Impulse Response Logo: The Making Of

Impulse Response logoImpulse Response logo

After deciding on the name, “Impulse Response”, for my consultancy company, the next step was to create a suitable logo for it. As I’ve explained before, impulse response is a basic concept from signal and image processing. If you have a linear time-invariant (LTI) system, the impulse response of that system tells you everything you need to know.

For the logo, I wanted to use an impulse and a response to that impulse. Also, since I wanted to have a vector based version of the logo, I decided to generate it with Python. I used NumPy and SciPy to generated the impulse response, and matplotlib to generate the actual image.

The Impulse

The impulse was easy, I just took a single one-value and used the look of a standard stem plot. Since the word Impulse happens to start with an I, I could then replace that I with this plot.

Impulse part of the logoImpulse part of the logo

You can create exactly this image with the Python script below.

import matplotlib.pyplot as plt
 
# Create figure.
plt.figure(figsize=(8, 2.2))
# Plot impulse.
location = -21.55
plt.plot(location, 0.70, marker='o', color='#0066cc', mew=0., ms=15.)
plt.axvline(x=location, ymin=0.1468, ymax=0.6, linewidth=5., color='#0066cc')
# Change limits and remove axis.
plt.xlim([-25., 12.])
plt.ylim([-0.190, 1.18])
plt.axis('off')
# Save figure.
plt.savefig('impulse.svg', bbox_inches='tight')

After that, I just had to add “mpulse response” to complete the name. You can also easily do that with matplotlib, by writing:

plt.figtext(0.2097, 0.30,'mpulse Response', size=55, fontname='Ubuntu Condensed')

The Response

I played around quite some bit with the response part, since there are almost endless possibilities. In the end, I decided that a “wiggle” behind the word response looked best. Of course, this wiggle had to have some actual meaning in signal processing terms. After trying several possibilities again, I went with a windowed bandwidth-limited impulse. That is quite a mouthful, but I'll try to explain what it means.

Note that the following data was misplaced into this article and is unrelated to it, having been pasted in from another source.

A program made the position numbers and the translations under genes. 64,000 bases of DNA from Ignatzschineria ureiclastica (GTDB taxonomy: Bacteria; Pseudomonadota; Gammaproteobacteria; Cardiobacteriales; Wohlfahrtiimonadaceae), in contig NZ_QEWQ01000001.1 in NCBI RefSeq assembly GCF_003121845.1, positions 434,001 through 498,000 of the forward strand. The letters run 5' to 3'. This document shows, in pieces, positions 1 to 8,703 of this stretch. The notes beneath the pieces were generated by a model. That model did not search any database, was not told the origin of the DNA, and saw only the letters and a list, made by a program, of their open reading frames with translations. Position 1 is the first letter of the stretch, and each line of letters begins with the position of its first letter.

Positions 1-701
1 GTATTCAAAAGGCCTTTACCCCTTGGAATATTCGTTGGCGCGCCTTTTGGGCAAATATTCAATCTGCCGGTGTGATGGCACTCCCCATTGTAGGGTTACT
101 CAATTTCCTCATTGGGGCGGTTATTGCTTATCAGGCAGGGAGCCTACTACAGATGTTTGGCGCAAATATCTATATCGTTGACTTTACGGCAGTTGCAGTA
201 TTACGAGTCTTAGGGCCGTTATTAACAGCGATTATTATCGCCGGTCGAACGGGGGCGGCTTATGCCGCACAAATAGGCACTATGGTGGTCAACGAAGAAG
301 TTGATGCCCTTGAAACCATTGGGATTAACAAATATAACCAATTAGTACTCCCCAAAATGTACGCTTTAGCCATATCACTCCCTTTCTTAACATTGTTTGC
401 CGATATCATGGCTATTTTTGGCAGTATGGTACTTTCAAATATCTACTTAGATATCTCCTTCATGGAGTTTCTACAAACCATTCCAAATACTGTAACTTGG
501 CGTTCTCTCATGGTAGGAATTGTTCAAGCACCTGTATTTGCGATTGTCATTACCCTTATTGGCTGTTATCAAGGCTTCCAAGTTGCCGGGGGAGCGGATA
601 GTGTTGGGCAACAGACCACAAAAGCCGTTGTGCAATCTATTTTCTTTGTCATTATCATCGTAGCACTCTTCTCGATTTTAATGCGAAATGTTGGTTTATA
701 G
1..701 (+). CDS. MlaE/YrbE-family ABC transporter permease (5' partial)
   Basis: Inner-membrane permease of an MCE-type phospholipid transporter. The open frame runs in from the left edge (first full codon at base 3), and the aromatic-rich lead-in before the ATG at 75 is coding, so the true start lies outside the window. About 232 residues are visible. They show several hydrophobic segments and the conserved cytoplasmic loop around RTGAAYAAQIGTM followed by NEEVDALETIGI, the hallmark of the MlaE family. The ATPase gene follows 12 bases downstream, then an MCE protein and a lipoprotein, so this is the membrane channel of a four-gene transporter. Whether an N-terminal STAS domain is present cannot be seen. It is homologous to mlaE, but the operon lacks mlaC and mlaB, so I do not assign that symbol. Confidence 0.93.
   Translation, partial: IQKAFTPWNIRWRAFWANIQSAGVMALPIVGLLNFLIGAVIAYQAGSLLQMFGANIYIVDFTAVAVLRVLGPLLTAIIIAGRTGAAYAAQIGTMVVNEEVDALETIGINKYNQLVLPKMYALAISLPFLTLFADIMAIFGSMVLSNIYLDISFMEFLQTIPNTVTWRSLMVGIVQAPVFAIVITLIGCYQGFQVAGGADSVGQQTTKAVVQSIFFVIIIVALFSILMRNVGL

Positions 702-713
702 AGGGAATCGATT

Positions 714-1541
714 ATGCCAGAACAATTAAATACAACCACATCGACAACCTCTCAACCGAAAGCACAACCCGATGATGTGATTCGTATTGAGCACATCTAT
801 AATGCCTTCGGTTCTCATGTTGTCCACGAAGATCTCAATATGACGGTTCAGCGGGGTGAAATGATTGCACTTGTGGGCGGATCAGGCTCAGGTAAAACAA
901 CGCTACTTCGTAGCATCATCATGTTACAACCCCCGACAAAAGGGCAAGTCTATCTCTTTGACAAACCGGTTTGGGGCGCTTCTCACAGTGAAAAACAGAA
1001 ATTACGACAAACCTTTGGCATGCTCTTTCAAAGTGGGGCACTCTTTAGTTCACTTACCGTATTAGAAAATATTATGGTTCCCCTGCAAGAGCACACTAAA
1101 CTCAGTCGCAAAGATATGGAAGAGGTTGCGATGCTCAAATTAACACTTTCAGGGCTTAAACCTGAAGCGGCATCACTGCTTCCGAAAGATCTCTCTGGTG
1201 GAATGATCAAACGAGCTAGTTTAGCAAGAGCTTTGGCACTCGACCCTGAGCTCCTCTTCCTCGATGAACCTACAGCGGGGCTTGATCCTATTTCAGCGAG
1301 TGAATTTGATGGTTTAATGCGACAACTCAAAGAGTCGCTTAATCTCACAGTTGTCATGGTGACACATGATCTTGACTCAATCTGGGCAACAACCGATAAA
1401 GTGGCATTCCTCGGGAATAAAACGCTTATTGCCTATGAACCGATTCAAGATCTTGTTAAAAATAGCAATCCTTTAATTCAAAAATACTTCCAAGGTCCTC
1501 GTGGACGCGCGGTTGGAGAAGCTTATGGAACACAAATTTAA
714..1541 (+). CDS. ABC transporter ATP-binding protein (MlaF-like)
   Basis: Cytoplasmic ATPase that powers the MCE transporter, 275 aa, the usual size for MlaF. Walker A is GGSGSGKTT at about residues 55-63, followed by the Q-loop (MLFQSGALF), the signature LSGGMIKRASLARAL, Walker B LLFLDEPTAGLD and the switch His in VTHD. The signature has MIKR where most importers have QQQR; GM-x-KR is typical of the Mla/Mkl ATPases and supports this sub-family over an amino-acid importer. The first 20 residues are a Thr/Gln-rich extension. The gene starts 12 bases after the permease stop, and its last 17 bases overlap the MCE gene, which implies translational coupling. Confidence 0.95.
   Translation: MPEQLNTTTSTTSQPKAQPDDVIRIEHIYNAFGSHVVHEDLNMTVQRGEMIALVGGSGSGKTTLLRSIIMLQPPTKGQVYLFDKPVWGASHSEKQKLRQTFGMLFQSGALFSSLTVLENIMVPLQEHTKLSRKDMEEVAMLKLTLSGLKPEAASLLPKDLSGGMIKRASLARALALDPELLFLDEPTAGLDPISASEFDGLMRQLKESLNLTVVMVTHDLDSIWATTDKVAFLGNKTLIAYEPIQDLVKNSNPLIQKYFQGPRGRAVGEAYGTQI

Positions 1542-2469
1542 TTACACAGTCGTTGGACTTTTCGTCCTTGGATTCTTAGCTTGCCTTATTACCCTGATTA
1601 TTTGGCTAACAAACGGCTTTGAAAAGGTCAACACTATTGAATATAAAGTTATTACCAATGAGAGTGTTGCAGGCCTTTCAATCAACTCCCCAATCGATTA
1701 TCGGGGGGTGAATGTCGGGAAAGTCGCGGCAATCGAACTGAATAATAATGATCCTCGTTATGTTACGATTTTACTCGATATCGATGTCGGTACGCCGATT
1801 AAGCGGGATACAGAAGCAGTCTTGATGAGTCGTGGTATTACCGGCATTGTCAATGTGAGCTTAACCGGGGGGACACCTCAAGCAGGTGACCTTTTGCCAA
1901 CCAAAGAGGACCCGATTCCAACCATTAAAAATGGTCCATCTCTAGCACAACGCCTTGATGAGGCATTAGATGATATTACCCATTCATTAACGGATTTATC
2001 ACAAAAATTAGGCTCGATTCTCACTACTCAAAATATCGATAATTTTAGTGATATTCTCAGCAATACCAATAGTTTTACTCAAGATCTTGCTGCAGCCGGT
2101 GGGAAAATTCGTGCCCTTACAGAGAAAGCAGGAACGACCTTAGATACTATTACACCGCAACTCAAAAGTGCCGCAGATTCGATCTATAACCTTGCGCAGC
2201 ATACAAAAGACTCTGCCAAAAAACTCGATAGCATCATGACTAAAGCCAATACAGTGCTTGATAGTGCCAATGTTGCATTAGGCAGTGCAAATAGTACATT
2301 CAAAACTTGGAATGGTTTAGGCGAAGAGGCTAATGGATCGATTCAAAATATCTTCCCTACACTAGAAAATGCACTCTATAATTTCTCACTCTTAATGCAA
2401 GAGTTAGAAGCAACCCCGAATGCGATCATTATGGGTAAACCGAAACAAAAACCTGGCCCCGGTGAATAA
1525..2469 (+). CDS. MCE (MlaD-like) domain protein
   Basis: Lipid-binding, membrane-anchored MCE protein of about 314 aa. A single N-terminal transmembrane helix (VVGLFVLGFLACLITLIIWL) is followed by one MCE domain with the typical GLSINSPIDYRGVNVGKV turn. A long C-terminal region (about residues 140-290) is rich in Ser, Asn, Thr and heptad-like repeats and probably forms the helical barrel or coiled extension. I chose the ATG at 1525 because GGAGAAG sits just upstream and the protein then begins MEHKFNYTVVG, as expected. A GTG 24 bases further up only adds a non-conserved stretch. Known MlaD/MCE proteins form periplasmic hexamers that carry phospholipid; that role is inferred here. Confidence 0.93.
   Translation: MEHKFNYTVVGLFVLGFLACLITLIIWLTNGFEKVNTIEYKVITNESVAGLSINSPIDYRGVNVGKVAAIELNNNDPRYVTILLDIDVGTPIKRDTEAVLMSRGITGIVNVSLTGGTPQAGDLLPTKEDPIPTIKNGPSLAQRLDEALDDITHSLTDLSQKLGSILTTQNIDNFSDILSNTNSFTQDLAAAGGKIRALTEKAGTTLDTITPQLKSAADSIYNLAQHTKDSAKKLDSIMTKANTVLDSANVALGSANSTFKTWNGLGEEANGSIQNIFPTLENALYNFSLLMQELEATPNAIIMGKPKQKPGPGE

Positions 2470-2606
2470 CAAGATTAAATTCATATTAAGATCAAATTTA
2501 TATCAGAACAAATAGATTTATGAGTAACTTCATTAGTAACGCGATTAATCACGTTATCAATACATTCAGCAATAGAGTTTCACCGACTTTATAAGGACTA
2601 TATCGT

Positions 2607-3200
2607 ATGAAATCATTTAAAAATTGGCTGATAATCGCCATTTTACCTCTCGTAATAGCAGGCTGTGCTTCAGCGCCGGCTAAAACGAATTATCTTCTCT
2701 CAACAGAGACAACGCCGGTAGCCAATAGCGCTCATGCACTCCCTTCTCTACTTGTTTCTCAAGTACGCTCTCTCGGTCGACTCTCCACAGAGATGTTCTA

A very important and often used function in signal processing is the (normalized) sinc function (from the Latin sinus cardinalis), defined as

\[\mathrm{sinc}(x)=\frac{\sin(\pi x)}{\pi x},\]

and shown in the graph below.

sinc functionsinc function

This looked like a usable wiggle, although it extends from −∞ to +∞, which is not what I wanted. However, there is a nice signal processing inspired solution for this, which is to window this function.

A window function is a function that is zero outside of some interval, so that you can multiply another function with it to confine it to that interval. A cool option to use in this case is a sinc window (often called a Lanczos window), which is simply the stretched central part of a sinc function. When configured to use the interval [-7, 7], this produces the following result.

Lanczos windowLanczos window

I could now simply have multiplied the sinc function with the Lanczos window and show you the result as the wiggle from the logo. However, that’s not how I really did it. In practice, I implemented a Lanczos interpolation routine, which allowed me to try all sorts of inputs. In the end, I decided to use a simple impulse anyway, and interpolated that using Lanczos interpolation. This resulted in the image below, which I used for the final logo.

Response part of the logoResponse part of the logo

As before, a Python script that creates exactly this image follows.

import numpy as np
import matplotlib.pyplot as plt
 
def lanczos_interpolate(x, t, a):
    """Perform Lanczos interpolation.
 
    x: Signal to be interpolated.
    t: Location of interpolated sample.
    a: Filter parameter.
    """
    xt = 0.
    for n in range(0, len(x)):
        if np.abs(t - n) < a:
            xt += x[n] * np.sinc(t - n) * np.sinc((t - n) / a)
    return xt
 
# Compute impulse response.
t = np.linspace(-24.1, 9.5, 1000)
x = np.zeros(len(t))
c = 0
for i in t:
    x[c] = lanczos_interpolate([1], i, 7)
    c += 1
 
# create figure.
plt.figure(figsize=(8, 2.2))
# Plot response.
plt.plot(t, x, color='#cfcfcf', linewidth=3.)
# Change limits and remove axis.
plt.xlim([-25., 12.])
plt.ylim([-0.190, 1.18])
plt.axis('off')
# Save figure.
plt.savefig('response.svg', bbox_inches='tight')

Merging these Python scripts then creates the final logo that is shown in the beginning of the article. Note that these scripts are not in any way meant to be optimized for this kind of work. It’s just what I ended up with when I was satisfied with the logo…

Submitted by Tom Roelandts on 26 January 2014

Add new comment